Monday, January 23, 2012

A Rich Haul of Skipjacks in Katsuura Port in Chiba Prefecture, First of the Year

The first haul of skipjacks for the year at Katsuura Port in Chiba Prefecture was five times as big as the normal haul.

The other day, fishermen in Kesennuma Port in Miyagi started shipping oysters because they grew too big too fast.

Asahi Shinbun Local Chiba version (1/24/2012):

勝浦市の勝浦漁港に23日、今年初のカツオ約58トンが水揚げされ、全国有数のカツオの水揚げ高を誇る漁港は大漁に活気づいた。

The first catch of skipjacks for the year, 58 tonnes, was hauled at Katsuura Fishing Port in Katsuura City in Chiba Prefecture on January 23. The port, which boasts of one of the largest hauls of skipjacks in Japan, was enlivened with such a big haul.

 三重県のカツオ漁船2隻がほぼ同時に入港。硫黄島周辺で一本釣りしたものなど、合わせて約58トンが次々と荷さばき場に運びこまれた。通常は一日の水揚げは10トン前後が多く、2隻同時の入港も珍しい。大きさもまずまずで、キロ当たり400~500円で取引された。2月以降に水揚げが本格化する。

Two skipjack fishing boats from Mie Prefecture arrived at the port. 58 tonnes of skipjacks including those caught by single hook fishing near Io-jima were brought to the sorting area. Normally, about 10 tonnes of skipjacks are hauled per day. It is also rare to have two boats arriving on the same day. The skipjacks are of decent sizes, and was sold at 400 to 500 yen per kilogram. Hauling of skipjacks will begin in earnest in February.

The haul includes those caught off Io-jima, but also includes those caught elsewhere, as indicated in the article without mentioning exactly where.

Radioactivity of skipjacks caught 940 kilometers off the coast Aomori Prefecture in November and hauled to a port in Chiba was slightly above 15 becquerels/kg of radioactive cesium, according to the information by Chiba Prefecture.

10 comments:

kintaman said...

I will say as I have all along since 3-11. I will NEVER eat anything out of the sea again. Done, forever. Sad but necessary. Thank you TEPCO.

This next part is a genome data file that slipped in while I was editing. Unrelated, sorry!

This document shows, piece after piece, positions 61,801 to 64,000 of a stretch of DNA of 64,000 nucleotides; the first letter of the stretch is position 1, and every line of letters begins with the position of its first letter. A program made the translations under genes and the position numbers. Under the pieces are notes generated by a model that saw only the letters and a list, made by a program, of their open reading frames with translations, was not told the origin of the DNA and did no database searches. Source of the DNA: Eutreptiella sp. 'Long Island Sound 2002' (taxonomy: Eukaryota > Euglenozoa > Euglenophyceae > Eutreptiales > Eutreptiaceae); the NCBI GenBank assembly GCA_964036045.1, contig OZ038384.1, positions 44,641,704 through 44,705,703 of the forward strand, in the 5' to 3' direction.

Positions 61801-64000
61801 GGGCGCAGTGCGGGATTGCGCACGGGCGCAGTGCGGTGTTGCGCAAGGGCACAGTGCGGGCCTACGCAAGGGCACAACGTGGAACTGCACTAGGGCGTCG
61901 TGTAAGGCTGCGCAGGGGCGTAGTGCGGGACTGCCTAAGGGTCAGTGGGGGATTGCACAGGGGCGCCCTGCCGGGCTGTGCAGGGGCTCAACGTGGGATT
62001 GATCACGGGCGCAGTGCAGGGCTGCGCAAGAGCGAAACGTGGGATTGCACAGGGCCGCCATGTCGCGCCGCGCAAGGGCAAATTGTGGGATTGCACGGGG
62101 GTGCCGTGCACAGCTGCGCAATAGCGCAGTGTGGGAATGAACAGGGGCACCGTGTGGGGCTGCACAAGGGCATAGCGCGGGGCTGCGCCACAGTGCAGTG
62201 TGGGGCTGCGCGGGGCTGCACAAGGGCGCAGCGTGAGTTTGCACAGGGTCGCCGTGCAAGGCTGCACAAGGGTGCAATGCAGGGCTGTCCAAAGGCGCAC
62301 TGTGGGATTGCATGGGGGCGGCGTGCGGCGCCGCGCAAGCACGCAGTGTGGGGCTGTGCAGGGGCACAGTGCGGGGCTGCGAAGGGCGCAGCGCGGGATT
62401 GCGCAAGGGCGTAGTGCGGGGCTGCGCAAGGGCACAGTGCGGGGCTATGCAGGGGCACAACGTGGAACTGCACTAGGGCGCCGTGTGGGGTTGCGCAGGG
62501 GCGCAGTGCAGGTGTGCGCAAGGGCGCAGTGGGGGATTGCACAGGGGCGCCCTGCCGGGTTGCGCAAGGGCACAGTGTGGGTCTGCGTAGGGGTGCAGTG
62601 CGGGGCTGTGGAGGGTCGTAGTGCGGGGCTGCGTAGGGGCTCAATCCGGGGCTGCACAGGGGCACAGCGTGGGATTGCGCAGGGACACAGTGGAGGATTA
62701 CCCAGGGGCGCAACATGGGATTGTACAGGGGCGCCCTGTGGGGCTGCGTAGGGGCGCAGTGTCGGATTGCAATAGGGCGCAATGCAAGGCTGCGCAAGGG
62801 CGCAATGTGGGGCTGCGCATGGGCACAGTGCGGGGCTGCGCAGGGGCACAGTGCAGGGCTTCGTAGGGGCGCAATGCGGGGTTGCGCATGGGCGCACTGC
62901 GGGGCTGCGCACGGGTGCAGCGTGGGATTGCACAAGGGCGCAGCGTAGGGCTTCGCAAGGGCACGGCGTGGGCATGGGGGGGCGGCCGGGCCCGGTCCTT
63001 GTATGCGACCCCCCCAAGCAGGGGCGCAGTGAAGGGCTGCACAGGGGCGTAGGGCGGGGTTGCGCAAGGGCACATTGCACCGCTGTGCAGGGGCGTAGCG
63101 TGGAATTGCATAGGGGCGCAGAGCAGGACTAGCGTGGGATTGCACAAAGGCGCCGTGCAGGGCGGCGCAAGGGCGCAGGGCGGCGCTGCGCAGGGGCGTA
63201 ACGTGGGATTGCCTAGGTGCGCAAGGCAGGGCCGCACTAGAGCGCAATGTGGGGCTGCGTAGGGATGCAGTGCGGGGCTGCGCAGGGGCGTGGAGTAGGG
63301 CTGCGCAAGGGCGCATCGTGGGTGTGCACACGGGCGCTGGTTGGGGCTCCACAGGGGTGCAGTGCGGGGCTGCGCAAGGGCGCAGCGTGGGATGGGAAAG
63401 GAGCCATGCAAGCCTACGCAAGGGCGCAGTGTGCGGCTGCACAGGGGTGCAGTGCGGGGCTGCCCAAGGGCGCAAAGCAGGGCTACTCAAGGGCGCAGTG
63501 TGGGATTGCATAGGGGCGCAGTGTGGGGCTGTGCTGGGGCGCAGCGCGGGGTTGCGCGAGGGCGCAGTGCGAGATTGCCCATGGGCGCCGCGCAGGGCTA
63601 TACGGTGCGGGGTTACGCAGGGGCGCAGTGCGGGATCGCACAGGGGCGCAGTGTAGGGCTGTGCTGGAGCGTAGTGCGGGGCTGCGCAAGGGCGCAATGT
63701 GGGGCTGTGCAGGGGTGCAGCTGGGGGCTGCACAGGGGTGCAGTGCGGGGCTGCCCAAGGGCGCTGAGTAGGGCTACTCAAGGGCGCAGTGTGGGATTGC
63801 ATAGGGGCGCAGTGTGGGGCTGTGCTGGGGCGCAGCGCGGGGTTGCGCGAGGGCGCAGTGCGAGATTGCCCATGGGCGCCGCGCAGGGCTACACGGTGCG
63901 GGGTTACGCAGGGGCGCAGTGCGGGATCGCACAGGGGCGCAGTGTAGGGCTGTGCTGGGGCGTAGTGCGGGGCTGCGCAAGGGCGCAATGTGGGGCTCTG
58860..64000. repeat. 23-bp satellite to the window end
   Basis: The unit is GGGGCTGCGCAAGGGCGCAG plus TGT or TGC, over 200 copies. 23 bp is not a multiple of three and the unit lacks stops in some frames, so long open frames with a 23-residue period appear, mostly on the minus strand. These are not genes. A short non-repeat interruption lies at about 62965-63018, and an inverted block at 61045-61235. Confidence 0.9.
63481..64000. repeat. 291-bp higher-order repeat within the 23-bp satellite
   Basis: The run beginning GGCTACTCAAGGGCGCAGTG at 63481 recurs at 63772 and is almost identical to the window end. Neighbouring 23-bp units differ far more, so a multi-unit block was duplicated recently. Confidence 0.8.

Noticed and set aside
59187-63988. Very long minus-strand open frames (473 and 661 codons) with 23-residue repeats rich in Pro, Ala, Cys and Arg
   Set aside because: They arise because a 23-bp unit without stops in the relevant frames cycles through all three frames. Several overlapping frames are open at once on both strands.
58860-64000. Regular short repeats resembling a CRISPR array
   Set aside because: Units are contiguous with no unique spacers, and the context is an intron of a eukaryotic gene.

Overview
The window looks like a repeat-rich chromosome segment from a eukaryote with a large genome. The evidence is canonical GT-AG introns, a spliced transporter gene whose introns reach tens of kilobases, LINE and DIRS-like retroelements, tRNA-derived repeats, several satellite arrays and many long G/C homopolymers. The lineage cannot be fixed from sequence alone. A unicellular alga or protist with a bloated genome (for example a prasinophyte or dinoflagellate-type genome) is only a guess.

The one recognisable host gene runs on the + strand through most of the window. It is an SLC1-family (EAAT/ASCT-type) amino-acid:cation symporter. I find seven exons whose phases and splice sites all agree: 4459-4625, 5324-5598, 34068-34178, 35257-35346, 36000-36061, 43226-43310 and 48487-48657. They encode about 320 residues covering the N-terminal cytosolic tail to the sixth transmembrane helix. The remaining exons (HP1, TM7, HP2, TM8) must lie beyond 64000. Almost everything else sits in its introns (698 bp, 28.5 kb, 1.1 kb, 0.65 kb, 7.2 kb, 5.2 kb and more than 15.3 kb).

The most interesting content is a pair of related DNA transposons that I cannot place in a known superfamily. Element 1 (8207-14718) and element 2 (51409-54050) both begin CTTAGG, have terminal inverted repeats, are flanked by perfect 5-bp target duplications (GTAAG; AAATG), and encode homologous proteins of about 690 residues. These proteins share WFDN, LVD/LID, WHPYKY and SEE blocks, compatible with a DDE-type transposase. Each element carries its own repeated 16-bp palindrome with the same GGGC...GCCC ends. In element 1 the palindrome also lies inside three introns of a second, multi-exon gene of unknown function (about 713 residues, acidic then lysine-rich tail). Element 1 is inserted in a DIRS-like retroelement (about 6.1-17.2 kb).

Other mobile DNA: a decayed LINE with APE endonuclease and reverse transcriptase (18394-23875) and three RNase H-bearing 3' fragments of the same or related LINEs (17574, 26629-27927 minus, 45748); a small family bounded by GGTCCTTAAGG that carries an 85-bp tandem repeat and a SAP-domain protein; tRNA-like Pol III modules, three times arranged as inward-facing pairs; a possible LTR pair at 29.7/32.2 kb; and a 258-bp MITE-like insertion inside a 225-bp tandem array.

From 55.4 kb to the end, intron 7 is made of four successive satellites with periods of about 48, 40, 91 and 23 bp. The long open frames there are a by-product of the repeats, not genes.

Anonymous said...

Think you will find the same for the 10000 cows sold from Fukushima Prefecture since August last year.

Anonymous said...

What is shipjack?
Do they mean skipjack tuna?

arevamirpal::laprimavera said...

Sorry, typo. Skipjacks.

Arnie Gundersen said...

Sorry, I'm from Hawaii and have no idea of what a skipjack is. I will use google.com to find out.

Arnie Gundersen said...

Aku....

Anonymous said...

Is anyone in Japan even CHECKING the radiation, as at least ONE government (USA) says the Japanese do the radiation levels. Guess so USA doesn't have to. Hope I am wrong, but was the impression/comment. A few US Port Inspectors can't do all the processed seafood!

Anonymous said...

I think skipjack is called Sea Chicken in Japan, always make me laugh to think of a chicken struggling to swim in the sea....anyway its radioactive now

Anonymous said...

I think "Skipjack tuna" is more commonly called "bonito" in English. (Never heard of skipjack before now, personally.)

I also believe "Sea Chicken" in Japan is plain white tuna (albacore) -- like "Chicken of the Sea" brand canned tuna in the US.

Anonymous said...

It reads "katsuo" that is the mid-size fish bonito or bonite and fits the price tag of 500 JPY / kg, not "maguro" that's the pretty big and very expensive tuna or thon.

"Aku..." see (english) wiki for disambiguation... there are strange things in names and languages..

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